The joy of moderating focus groups


People often ask what it is like to moderate a focus group. It’s hard to sum up, but like most things worth doing in life,
it is a combination of things that makes it attractive and keep me wanting to come back for more.

In qualitative research there are no boundaries. We start with a group of people and a discussion guide and off we go – anything is possible.

In some cases it allows me to be a curious child – asking the endless why questions, getting to the root of an issue. Moderation also allows me to be the teenage rebel – challenging the norm and questioning standards. Asking could the world be square and what would that mean for people. I also get to play – projective techniques, magazine tears, speech bubbles are all part of the tools of my job. In fact my toolkit could often be mistaken for the schoolbag of a junior infant.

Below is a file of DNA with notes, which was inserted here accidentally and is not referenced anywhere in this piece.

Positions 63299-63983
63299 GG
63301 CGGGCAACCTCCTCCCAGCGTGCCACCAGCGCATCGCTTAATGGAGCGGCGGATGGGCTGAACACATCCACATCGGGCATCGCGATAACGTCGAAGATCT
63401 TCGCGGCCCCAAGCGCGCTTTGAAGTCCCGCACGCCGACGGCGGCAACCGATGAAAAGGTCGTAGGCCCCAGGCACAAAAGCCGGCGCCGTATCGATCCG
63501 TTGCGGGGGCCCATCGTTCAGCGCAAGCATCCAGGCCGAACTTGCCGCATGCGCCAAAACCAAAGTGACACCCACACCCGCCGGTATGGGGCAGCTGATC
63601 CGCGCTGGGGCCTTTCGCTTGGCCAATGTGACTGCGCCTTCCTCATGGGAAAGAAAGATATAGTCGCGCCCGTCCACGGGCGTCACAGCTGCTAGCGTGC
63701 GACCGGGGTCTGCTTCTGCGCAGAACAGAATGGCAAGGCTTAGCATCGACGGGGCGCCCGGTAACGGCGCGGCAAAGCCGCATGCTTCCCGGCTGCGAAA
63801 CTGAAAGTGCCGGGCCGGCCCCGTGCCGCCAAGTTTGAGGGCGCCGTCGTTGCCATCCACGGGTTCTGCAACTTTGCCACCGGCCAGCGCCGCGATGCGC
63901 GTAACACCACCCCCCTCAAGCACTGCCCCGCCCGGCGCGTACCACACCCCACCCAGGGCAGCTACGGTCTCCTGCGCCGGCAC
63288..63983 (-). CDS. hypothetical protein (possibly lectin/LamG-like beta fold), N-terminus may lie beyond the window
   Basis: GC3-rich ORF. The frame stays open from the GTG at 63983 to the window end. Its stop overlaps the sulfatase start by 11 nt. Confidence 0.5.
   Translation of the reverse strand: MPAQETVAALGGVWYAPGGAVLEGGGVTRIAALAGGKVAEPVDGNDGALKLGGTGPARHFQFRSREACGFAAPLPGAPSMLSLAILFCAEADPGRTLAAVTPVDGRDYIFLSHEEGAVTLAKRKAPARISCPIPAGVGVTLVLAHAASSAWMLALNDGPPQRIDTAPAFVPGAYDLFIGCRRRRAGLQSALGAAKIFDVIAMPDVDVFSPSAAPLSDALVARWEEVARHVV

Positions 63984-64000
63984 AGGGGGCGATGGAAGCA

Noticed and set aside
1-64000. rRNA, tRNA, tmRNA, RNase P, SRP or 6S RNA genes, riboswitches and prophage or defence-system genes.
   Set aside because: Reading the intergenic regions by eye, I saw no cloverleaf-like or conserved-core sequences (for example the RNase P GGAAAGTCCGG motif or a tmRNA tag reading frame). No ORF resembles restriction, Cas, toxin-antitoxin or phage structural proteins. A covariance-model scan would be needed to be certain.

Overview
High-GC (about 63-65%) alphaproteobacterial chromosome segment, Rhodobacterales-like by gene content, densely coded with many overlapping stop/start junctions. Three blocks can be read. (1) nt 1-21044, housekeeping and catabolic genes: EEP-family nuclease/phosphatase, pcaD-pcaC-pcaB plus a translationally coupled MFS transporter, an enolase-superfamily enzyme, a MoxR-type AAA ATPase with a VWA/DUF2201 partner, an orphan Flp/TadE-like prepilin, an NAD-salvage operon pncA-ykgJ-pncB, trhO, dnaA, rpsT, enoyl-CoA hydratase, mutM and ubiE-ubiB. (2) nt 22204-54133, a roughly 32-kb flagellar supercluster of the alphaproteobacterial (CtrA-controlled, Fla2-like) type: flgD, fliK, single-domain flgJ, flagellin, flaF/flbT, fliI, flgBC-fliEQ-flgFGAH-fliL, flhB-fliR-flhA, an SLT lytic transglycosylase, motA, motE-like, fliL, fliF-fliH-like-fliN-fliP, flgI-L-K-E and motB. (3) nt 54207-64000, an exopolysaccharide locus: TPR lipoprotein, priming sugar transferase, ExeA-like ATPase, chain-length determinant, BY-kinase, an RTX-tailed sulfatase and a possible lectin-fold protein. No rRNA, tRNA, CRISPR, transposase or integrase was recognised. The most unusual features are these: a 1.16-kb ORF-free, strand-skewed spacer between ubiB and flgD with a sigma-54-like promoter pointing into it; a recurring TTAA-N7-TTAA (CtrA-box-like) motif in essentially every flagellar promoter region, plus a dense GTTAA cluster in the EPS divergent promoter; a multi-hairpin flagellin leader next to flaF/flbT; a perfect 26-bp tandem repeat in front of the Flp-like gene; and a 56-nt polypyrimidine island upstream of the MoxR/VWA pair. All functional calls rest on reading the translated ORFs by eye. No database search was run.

Then there is the adult side. I have to make sure each voice is heard, that the group isn’t led by one individual, that the shy one in the corner is encouraged enough to speak up and give their opinion – even if it is not a popular one. It’s a discussion, but I have a range of topics to discuss and I’m on a time limit. I have to keep things moving on, but casually so.

We usually label or categorise respondents – for us they often tick the box of customers, users, older, younger, etc but the reality of a group reveals much more. They are recruited for one part of their lives but they bring their whole lives to the group – we see the full individual. For me there is huge benefit in this – seeing the whole person, their life experiences and opinions.

The variety of people, the experiences they have, and the interactions that take place are the reasons why qualitative research excites me as a researcher. We are indebted to the individuals who, night after night in venues all across the country, allow us into their worlds. These people open themselves up to our questioning and welcome our interest.

Of course there are some less appealing bits – working late, trekking across the country, hotel beds etc but overall the good outweighs the bad. It may be the sociologist in me, but in what other job would you get the opportunity to spend the time we do peering in the windows of so many lives? For me, this is the joy of moderating.